Installation view of "Terracotta Warriors of the First Emperor" at the Franklin Institute, Philadelphia. Photo courtesy of the Franklin Institute, Philadelphia.

Installation view of “Terracotta Warriors of the First Emperor” at the Franklin Institute, Philadelphia. Photo courtesy of the Franklin Institute, Philadelphia.

There has been debate was over whether the incident was a simple act of vandalism, committed by an intoxicated young man, or a museum heist, motivated by the prospect of financial gain.

Rohana’s lawyer, Catherine C. Henry, argued against the latter: “These charges were made for art thieves—think like Ocean’s Eleven or Mission: Impossible,” she said during the 2019 trial. Rohana “wasn’t in ninja clothing sneaking around the museum. He was a drunk kid in a bright green ugly Christmas sweater.”

Rohana and his friends drove in from Delaware for one of the institute’s “Science After-Hours” parties, festively dressed with a Phillies hat. At one point during the event, he wandered into the “Terracotta Warriors of the First Emperor” exhibition, which was closed for the night—but with only a roped-off stanchion blocking access to the space.

Inside, Rohana posed for a selfie with an artwork near one of the statues, and texted his friends to encourage them to join him in the darkened galleries. Before he left, he snapped the finger off The Cavalryman and stuck it in his pocket. (The thumb had previously been broken and reattached.)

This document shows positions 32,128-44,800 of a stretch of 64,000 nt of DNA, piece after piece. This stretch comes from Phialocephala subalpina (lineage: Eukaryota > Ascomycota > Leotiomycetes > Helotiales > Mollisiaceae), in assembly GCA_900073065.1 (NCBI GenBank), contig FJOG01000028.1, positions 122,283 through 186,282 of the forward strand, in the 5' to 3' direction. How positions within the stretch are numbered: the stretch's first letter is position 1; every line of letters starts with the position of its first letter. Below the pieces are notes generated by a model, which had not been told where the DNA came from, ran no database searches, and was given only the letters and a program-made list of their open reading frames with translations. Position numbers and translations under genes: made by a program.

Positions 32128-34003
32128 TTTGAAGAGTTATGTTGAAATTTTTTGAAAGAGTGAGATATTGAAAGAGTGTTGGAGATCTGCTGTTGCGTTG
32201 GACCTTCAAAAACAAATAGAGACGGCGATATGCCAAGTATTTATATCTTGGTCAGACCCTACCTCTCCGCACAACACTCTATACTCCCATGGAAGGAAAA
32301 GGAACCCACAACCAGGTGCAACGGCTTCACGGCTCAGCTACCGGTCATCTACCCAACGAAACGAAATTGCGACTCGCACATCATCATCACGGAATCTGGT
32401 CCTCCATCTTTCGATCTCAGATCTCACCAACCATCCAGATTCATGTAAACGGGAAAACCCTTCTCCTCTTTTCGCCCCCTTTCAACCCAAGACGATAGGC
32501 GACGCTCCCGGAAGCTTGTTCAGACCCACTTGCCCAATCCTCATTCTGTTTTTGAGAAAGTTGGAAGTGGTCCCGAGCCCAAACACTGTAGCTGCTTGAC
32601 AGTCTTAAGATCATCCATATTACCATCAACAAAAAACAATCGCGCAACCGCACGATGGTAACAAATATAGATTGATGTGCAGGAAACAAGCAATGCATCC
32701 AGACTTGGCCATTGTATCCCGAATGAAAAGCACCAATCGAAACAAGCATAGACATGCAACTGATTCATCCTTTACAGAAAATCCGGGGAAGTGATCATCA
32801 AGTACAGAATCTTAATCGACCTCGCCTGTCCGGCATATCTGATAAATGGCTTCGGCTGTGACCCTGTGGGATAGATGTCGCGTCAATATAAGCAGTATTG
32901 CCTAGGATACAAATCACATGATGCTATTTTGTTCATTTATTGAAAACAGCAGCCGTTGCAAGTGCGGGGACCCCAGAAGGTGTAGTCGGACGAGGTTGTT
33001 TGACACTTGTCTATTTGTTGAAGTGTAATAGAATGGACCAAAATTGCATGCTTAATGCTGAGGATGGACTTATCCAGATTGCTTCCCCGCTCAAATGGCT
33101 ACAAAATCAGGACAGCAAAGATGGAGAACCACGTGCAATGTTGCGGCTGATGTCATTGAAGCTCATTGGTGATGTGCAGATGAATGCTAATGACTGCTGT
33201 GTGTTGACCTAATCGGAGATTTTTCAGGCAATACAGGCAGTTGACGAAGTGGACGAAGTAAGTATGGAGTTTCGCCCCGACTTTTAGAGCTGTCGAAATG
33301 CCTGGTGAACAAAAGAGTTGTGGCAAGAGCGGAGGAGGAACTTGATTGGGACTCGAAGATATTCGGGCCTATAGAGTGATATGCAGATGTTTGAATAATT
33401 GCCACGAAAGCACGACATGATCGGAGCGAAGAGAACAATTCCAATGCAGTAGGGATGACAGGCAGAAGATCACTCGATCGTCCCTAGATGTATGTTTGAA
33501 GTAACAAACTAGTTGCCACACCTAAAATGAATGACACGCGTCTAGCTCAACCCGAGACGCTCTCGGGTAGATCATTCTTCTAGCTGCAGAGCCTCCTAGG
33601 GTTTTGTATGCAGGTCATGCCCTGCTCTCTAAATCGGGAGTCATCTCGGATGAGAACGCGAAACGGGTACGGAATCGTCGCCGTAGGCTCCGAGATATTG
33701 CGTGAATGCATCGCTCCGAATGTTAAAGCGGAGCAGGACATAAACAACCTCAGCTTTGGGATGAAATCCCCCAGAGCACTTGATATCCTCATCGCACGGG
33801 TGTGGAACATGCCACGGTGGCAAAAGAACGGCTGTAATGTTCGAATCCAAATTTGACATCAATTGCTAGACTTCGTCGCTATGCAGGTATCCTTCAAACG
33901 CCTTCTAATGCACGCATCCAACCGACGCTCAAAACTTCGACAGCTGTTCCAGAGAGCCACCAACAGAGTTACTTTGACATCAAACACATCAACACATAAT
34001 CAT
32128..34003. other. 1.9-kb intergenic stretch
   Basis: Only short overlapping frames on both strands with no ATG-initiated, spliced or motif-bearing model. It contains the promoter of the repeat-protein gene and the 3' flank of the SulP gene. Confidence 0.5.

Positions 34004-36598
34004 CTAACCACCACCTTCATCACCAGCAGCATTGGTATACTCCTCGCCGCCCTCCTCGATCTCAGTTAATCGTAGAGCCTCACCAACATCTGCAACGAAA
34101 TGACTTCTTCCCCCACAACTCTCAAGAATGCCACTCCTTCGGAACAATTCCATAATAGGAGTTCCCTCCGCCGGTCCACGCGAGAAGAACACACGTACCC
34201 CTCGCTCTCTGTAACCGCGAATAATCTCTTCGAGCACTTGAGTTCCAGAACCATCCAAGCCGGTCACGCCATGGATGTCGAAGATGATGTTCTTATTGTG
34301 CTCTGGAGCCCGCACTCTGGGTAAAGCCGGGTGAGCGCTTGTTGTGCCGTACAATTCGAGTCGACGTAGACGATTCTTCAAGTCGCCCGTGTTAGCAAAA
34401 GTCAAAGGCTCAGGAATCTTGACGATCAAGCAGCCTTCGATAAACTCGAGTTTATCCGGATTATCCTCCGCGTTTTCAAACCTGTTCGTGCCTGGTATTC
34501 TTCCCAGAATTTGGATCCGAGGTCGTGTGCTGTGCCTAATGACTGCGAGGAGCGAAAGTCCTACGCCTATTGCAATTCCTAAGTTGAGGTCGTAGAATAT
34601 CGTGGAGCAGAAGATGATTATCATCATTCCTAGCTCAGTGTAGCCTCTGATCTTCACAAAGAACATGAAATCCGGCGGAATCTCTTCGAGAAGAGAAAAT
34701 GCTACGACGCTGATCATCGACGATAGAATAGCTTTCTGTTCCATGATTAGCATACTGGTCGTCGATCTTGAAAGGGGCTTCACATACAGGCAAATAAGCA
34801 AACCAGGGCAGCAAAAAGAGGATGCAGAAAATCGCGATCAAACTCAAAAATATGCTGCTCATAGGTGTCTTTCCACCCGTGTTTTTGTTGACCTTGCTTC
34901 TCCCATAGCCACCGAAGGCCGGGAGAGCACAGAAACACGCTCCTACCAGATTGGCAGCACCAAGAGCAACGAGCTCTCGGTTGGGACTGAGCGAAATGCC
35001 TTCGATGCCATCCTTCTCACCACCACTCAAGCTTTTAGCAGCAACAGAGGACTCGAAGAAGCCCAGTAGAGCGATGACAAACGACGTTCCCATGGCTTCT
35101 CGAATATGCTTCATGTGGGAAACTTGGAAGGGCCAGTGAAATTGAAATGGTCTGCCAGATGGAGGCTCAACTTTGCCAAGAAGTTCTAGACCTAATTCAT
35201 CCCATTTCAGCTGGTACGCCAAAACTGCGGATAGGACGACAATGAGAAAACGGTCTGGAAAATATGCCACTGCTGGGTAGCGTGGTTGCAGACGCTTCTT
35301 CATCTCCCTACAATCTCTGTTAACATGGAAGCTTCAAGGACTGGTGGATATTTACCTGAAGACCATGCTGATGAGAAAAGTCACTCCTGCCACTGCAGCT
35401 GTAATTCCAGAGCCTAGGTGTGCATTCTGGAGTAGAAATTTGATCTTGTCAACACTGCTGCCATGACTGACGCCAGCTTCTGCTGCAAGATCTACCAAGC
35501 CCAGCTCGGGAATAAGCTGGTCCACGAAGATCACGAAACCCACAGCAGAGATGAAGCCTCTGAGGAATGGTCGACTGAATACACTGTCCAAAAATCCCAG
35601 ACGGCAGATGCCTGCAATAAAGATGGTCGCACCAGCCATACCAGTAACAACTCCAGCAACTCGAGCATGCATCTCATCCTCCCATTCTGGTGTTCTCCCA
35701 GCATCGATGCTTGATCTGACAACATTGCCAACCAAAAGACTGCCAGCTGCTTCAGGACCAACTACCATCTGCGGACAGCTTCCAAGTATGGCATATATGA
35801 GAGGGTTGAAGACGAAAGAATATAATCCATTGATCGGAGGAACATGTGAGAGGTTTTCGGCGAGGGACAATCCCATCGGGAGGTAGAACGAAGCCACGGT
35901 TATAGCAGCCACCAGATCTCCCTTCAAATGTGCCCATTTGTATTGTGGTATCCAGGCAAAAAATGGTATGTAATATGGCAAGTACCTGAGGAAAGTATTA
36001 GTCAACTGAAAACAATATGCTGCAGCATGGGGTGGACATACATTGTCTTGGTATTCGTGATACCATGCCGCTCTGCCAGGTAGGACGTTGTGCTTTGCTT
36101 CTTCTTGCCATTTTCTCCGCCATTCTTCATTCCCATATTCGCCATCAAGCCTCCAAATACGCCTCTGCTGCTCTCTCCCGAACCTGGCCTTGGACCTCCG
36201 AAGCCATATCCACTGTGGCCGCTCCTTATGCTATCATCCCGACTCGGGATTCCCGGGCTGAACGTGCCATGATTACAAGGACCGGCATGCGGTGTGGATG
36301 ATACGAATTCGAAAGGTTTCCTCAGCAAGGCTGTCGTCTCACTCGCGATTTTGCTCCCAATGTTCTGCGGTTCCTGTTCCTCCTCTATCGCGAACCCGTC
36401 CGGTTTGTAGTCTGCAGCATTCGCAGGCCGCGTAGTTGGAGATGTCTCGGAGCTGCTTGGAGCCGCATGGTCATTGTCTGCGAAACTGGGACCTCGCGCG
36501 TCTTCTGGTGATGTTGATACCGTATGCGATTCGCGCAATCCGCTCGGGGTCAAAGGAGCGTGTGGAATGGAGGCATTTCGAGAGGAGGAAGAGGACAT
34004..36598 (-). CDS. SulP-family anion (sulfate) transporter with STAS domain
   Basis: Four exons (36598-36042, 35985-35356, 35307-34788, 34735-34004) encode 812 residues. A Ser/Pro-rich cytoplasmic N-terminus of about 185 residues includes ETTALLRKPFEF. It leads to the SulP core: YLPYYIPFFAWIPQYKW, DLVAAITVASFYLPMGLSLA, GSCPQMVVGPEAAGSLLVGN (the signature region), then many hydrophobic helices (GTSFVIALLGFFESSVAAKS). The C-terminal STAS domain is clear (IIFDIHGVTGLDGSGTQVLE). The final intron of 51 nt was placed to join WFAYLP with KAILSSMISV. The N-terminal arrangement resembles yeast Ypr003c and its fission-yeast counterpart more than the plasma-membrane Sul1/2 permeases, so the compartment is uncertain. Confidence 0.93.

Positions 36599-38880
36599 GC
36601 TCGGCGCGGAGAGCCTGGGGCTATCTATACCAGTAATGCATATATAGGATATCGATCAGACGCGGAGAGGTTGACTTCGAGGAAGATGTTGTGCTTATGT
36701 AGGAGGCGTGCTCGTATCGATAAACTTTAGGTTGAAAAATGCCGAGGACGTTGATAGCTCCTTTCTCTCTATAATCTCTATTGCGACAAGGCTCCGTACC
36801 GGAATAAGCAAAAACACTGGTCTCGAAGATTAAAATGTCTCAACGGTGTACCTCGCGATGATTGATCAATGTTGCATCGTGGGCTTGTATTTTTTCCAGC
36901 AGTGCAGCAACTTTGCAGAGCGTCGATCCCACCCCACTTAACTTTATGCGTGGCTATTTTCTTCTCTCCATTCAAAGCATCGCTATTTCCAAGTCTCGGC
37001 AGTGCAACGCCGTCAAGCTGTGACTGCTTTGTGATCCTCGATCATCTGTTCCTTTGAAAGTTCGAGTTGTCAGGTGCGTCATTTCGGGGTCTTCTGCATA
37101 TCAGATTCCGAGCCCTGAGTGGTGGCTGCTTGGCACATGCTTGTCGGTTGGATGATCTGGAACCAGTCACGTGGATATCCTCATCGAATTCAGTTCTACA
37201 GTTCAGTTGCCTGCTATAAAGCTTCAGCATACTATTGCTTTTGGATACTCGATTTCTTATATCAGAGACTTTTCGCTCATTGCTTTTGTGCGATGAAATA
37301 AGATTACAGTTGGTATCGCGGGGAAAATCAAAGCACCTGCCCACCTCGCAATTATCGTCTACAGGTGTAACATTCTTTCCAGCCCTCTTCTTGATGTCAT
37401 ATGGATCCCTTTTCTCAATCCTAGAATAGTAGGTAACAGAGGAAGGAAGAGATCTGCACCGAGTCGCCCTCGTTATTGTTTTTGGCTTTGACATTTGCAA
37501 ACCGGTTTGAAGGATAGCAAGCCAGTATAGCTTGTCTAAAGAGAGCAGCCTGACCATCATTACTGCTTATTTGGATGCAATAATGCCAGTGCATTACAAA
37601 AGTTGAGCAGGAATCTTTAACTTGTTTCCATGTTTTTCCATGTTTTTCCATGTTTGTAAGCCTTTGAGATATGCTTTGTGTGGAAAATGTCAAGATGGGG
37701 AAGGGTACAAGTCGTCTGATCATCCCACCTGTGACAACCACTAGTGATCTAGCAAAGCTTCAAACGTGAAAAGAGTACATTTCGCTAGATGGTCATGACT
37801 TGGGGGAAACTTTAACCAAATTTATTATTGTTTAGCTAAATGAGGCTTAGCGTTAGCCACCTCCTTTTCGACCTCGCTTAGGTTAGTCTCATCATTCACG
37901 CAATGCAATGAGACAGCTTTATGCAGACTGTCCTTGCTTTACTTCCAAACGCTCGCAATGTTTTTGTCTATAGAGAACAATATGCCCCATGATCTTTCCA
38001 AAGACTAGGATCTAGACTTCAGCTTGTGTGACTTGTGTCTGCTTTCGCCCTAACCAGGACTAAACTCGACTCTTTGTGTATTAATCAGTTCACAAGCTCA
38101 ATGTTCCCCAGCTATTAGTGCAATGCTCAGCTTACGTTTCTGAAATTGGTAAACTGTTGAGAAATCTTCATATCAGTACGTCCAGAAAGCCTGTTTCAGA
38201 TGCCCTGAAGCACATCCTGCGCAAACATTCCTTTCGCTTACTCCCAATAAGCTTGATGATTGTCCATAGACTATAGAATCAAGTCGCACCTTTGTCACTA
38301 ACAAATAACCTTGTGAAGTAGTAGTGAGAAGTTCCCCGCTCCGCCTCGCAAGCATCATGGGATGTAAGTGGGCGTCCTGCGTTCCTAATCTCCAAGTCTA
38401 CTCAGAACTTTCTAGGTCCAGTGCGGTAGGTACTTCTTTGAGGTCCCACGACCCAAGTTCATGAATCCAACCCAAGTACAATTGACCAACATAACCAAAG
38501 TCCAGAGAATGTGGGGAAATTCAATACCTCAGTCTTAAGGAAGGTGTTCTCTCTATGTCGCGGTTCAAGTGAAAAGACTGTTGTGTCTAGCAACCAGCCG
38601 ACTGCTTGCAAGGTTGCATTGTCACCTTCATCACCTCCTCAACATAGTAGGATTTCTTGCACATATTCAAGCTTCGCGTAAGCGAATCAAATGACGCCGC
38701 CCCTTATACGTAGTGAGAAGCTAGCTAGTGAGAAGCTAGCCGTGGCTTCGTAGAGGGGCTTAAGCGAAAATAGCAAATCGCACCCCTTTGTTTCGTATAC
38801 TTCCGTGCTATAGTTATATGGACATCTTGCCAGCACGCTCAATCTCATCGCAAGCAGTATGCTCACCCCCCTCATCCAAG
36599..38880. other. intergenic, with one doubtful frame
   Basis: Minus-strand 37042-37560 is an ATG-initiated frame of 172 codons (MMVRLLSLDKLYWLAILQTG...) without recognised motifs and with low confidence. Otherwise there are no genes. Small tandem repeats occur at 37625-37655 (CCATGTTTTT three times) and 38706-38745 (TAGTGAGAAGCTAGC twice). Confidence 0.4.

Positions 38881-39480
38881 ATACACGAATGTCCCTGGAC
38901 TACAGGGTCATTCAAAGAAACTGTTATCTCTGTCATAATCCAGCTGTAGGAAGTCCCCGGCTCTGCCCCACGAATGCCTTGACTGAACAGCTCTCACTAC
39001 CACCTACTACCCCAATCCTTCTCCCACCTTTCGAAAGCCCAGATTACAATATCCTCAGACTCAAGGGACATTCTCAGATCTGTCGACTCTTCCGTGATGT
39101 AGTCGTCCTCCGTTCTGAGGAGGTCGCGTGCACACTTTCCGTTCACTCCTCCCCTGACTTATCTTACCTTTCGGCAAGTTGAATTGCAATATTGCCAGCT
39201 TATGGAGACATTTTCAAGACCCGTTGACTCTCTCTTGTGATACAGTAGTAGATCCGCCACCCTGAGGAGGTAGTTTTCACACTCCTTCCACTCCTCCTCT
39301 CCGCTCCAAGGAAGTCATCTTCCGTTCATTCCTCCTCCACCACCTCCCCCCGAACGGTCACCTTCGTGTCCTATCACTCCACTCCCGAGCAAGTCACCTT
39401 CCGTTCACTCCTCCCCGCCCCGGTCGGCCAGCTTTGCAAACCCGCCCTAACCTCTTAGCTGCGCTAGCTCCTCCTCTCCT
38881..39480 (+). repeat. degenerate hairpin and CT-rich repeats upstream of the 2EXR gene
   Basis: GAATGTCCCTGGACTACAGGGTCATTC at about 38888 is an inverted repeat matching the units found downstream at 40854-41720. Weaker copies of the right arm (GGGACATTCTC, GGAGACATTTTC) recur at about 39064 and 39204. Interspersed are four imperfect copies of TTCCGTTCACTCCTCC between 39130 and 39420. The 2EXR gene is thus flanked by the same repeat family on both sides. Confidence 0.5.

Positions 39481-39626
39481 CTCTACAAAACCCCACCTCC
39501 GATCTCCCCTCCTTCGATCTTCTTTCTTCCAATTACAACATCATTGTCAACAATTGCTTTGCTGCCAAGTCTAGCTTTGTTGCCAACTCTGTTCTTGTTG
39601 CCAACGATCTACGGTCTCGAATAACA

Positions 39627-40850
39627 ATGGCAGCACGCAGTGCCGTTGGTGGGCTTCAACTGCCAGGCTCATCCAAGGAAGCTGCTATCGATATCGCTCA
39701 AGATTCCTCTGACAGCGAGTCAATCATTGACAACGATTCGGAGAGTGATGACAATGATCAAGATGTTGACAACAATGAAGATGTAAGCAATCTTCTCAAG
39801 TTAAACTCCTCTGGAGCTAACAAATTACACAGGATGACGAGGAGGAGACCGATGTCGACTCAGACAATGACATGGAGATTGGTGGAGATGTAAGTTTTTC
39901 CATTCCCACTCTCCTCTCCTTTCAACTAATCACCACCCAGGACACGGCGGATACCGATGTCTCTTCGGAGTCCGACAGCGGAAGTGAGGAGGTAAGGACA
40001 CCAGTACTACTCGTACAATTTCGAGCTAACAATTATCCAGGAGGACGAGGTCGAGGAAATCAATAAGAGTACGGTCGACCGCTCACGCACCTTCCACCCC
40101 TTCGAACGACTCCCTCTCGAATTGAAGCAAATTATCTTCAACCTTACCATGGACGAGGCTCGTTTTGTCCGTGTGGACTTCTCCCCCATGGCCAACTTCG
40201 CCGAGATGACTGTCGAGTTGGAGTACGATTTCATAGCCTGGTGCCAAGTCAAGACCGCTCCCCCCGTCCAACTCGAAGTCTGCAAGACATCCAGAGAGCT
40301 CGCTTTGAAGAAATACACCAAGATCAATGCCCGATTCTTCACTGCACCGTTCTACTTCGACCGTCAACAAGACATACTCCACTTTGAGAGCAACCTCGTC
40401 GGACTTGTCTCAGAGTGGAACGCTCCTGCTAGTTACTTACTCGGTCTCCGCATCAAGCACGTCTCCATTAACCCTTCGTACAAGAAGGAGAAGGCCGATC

The broken thumb on <em>The Cavalryman</em>, the Terracotta Warrior statue vandalized by Michael Rohana at an ugly sweater party at Philadelphia's Franklin Institute. Photo courtesy of federal prosecutors.

The broken thumb on The Cavalryman, the Terracotta Warrior statue vandalized by Michael Rohana at an ugly sweater party at Philadelphia’s Franklin Institute. Photo courtesy of federal prosecutors.

Thanks to credit card records and video surveillance, the FBI was soon able to identify Rohana, and paid a visit to his home in February 2018. Rohana immediately confessed and returned the broken finger, but was that was just the beginning of his legal saga.

The first case ended in a mistrial; the second trial was delayed due to the pandemic. Rohana finally reached a deal with prosecutors this April, pleading guilty to one misdemeanor count of interstate trafficking an archaeological resource in interstate commerce.

The Franklin Museum was one of two U.S. museums the Chinese government agreed to let host a traveling exhibition of the terracotta warriors, organized by the Shaanxi Cultural Heritage Promotion Center. The government carefully guards the ancient artworks, never showing more than 10 at a time at an international venue.

The historic statues are among the 8,000 soldiers created for the tomb of China’s first emperor, Qin Shi Huang, discovered by rural farmers in northwest China in the 1970s. Because they were made from clay to be buried, the statues are fragile and prone to damage. The Cavalryman is one of only a handful of the fragmentary figures that have been fully restored.